Having recovered my appetite, I made a fourth trip through the line to try some desserts. My top choice was a boozy English trifle, which is pudding with cake, strawberries, whipped cream and some kind of brandy mixed up in it. I also sampled three kinds of mousse: amaretto, white chocolate and dark chocolate; I liked the dark chocolate best. Adding the apple strudel was really just an excuse to spoon a lot of Bavarian cream on my plate, but the strudel, with lots of raisins and nuts, was better than expected. The bread pudding was just average. But as one of my companions observed, bread pudding always tastes like French toast that didn't get cooked through anyway.
We were all delighted with what turned out to be a splendid, old-fashioned Sunday brunch. And the ambience was quite amusing in an Alpine theme park sort of way. The price tag was also a pleasant shock. Sixteen dollars is a bargain for this spread. And if you want to limit yourself to salads only, or two entrées, two vegetables and dessert, the price drops to $11.
Karl and Susie Camenzind put their restaurant here in the sparsely populated grasslands of Richmond for "romantic dining in the country," according to their Web site (www.karlsrb.com). And their ploy worked marvelously for me, since it was one of those perfect days for a drive. I only wish I had a big shiny motorcycle, like so many of the other Sunday drivers we saw out on the road.
On our way home, I dragged my companions to a charming retail establishment called Wild West World, where I admired a clever string of shotgun-shell Christmas lights that I want to get for the tree next year.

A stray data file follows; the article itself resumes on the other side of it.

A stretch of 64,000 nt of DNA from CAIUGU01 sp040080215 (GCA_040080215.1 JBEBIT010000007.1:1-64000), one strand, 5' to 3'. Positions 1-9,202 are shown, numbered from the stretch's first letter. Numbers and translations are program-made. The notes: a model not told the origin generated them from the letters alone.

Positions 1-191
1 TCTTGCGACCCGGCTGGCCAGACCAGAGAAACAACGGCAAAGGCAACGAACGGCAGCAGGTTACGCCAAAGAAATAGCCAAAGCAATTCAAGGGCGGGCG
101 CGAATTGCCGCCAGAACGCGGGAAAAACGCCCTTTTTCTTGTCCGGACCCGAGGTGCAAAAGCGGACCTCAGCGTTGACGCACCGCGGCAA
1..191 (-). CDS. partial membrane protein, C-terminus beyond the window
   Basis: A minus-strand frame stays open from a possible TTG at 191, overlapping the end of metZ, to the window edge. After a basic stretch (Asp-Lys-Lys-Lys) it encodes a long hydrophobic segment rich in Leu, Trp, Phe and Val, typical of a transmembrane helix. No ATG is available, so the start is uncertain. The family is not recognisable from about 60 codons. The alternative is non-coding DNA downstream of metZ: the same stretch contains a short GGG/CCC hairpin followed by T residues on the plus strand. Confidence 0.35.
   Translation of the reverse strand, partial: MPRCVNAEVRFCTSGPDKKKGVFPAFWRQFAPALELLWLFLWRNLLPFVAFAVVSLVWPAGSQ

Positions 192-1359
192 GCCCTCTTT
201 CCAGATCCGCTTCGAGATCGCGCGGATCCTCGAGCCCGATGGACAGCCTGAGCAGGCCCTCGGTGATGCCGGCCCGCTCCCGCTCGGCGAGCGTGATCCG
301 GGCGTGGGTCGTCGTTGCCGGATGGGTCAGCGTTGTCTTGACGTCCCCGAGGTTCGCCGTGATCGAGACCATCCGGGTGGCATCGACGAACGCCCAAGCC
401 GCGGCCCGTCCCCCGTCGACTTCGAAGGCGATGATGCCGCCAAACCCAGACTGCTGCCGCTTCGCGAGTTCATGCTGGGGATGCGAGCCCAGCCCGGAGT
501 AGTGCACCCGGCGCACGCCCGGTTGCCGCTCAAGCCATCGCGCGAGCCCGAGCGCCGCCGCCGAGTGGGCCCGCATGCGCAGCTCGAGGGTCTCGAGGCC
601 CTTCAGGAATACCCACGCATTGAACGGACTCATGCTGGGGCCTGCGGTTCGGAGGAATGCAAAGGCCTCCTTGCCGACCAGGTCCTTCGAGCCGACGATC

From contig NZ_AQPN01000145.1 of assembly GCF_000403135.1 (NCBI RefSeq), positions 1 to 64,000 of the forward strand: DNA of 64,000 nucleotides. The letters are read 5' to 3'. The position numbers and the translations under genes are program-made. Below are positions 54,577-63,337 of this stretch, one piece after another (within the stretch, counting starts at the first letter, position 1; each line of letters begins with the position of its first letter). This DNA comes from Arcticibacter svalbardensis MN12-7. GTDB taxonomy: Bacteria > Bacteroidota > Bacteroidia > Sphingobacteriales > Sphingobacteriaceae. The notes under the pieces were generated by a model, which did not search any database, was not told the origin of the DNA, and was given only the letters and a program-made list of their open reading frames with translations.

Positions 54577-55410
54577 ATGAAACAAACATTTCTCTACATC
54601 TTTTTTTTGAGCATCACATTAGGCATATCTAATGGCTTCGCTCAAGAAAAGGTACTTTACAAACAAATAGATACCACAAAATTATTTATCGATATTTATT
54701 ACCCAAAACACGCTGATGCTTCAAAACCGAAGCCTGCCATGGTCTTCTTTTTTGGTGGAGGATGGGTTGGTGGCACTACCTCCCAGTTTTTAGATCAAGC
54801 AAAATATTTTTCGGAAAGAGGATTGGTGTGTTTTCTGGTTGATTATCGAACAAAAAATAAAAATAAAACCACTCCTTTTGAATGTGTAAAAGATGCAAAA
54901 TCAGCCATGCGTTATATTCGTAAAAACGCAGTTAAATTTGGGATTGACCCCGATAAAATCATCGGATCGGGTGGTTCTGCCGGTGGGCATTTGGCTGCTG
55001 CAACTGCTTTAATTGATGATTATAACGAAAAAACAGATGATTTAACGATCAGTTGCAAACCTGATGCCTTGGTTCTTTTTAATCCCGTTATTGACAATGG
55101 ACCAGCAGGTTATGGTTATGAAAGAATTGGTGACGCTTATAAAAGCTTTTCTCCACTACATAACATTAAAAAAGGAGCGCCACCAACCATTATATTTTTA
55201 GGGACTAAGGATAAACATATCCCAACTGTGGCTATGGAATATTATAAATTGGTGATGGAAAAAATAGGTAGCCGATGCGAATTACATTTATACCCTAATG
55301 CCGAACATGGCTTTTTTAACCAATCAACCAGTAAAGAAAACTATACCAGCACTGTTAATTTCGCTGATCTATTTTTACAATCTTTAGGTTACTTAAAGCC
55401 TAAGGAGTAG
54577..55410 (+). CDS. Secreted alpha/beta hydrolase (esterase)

I made my first visit to Karl's at the Riverbend during the holidays, and I must say they do quite a job with the Christmas decorations. Their towering tree had some of those old-fashioned glass bubble lights. I hadn't seen those in years. The food seemed perfect for holiday feasting, too.
The dinner menu at Karl's, which is long on wild game and red meat with German-style accompaniments, reminds me of the offerings at the now-defunct Rotisserie for Beef and Bird. Wild game dinners run in the $24-to-$34 range and include fruit and vegetable garnishes and your choice of soup or salad, along with baked potato, rice or spaetzle. I got the wild game mixed grill, which includes one Popsicle-size quail, a wild boar chop that tastes a lot like a pork chop and a spectacular rare venison steak. The wild boar chop and venison steak look so much alike, the kitchen puts an apple fritter on top of the boar so you can tell them apart. The spaetzle, served without any gravy, is boring.
One of my three dining companions sampled the roast prime rib, which was a huge no-surprises slab of juicy beef. The other two didn't order red meat, and they were suitably punished with blandness. The coq au vin, which bore no resemblance to the French dish of gamy cock slow-cooked in red wine, was instead an all-American boneless, skinless chicken breast with some mushrooms cooked in Burgundy. The quail and beer-batter shrimp turned out to be a tasty bird sautéed with Marsala and four shrimp in a way-too-thick coating of bready batter, which my companion removed before eating the shrimp.
Overall, the dinner menu proved uneven. If I were to return to Karl's for dinner, I would go on a cold winter night and get an over-the-top entrée like elk steak with wild mushrooms in Scotch and peppercorn sauce or venison cognac schnitzel. This is the kind of robust wild game cookery where Karl's talents really shine. If you're going to order something middle-of-the-road here, you might as well go Tuesday, Wednesday or Thursday, when Karl's at the Riverbend has a "neighborhood menu" of items like bratwurst, pork chops, liver and onions and chicken-fried steak, all priced at around $10.
But the best idea of all is to take a drive out to Karl's on a sunny Sunday afternoon. (Make a reservation; the place books up solid in nice weather.) You're bound to enjoy Karl's old-fashioned Sunday brunch buffet because there's something for everyone. And anyway, your motorcycle probably needs the exercise.